At European level, Swiss representatives also participate in various working groups focusing on plastics, such as the Interest Group Plastics of the European Network of the Heads of Environmental Protection Agencies (EPA-Network).

For further information on the work of the EU, visit this European Commission’s website: Plastics


International engagement

Much of the environmental impact of plastics arises during primary production, which largely takes place abroad. For this reason, the FOEN also works internationally to promote the sustainable use of plastics and is involved in a number of international bodies.

Chief among these is the United Nations Environment Assembly (UNEA), which can initiate and support global environmental processes. Switzerland is supporting the proposal to start negotiations on a legally binding agreement on plastics at the fifth session of UNEA in February 2022. Such a plastics convention would cover the entire life cycle of plastics in order to reduce the overall environmental impact of these materials. It should also take account of ongoing and planned measures and processes. In this context, Switzerland supports measures to create additional information and data sources and enhance coordination of existing and new initiatives. It also backs international instruments on sustainable production and consumption patterns as well as on chemicals and waste. An intergovernmental scientific panel on chemicals and waste, akin to the Intergovernmental Panel on Climate Change (IPCC), could be established to support the work of a plastics convention.

In addition, Switzerland is a party to the Basel Convention on the Control of Transboundary Movements of Hazardous Wastes and their Disposal (in German, French and Italian). At the Conference of the Parties to the Basel Convention in May 2019, the Swiss delegation actively endorsed making mixtures of plastic wastes subject to control procedures from the beginning of 2021. This means that all countries concerned (states of export, transit and import) must give their prior informed consent (PIC) to planned transboundary movements. Wastes covered by the Basel Convention can only be exported from Switzerland to countries that are members of the Organisation for Economic Co-operation and Development (OECD) and/or the EU. The FOEN only authorises waste exports if the disposal routes are conclusively known and the disposal (recovery) method is environmentally sound and corresponds to the state of the art in Switzerland.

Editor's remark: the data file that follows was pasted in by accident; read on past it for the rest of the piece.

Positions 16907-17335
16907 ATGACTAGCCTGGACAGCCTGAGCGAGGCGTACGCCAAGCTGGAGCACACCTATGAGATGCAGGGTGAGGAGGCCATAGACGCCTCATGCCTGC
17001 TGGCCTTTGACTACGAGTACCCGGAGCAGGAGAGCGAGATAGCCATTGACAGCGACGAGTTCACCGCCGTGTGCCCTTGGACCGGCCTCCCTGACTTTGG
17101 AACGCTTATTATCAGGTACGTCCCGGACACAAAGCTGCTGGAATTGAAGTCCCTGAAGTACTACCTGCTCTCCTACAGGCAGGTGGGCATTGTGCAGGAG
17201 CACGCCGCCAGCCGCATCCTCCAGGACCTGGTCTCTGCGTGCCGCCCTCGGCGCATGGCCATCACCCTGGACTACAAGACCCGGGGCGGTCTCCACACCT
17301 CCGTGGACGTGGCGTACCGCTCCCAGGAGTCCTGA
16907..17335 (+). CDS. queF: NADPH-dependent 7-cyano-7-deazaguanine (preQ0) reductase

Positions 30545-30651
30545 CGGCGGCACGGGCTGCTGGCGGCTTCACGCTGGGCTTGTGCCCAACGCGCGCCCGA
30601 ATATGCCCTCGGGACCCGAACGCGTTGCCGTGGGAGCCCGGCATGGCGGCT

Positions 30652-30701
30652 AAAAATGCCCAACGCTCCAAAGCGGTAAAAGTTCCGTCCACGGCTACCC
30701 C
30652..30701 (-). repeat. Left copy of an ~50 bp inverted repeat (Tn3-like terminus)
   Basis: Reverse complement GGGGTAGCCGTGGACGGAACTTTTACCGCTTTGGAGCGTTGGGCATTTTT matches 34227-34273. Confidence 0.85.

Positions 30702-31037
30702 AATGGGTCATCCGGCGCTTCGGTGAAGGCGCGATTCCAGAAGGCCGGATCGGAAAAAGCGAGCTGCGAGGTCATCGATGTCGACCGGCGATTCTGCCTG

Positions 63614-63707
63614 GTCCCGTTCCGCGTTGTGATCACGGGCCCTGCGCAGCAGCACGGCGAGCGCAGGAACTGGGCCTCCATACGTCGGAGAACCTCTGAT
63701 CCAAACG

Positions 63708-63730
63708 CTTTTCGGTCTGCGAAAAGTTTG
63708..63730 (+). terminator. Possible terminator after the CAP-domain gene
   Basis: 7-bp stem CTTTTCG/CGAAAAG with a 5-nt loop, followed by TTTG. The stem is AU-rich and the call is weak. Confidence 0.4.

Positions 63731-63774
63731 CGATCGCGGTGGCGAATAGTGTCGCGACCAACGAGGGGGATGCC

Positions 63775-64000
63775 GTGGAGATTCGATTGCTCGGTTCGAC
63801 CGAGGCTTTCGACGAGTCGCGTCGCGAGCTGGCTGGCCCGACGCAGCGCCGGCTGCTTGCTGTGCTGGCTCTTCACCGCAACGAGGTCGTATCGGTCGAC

In this context, a private-public partnership, the Plastic Waste Partnership, has been established to mobilise business, government, academic and civil society resources, interests and expertise in order to improve the management of plastic waste and to prevent and minimise its generation.


Further informations

Last modification 15.07.2020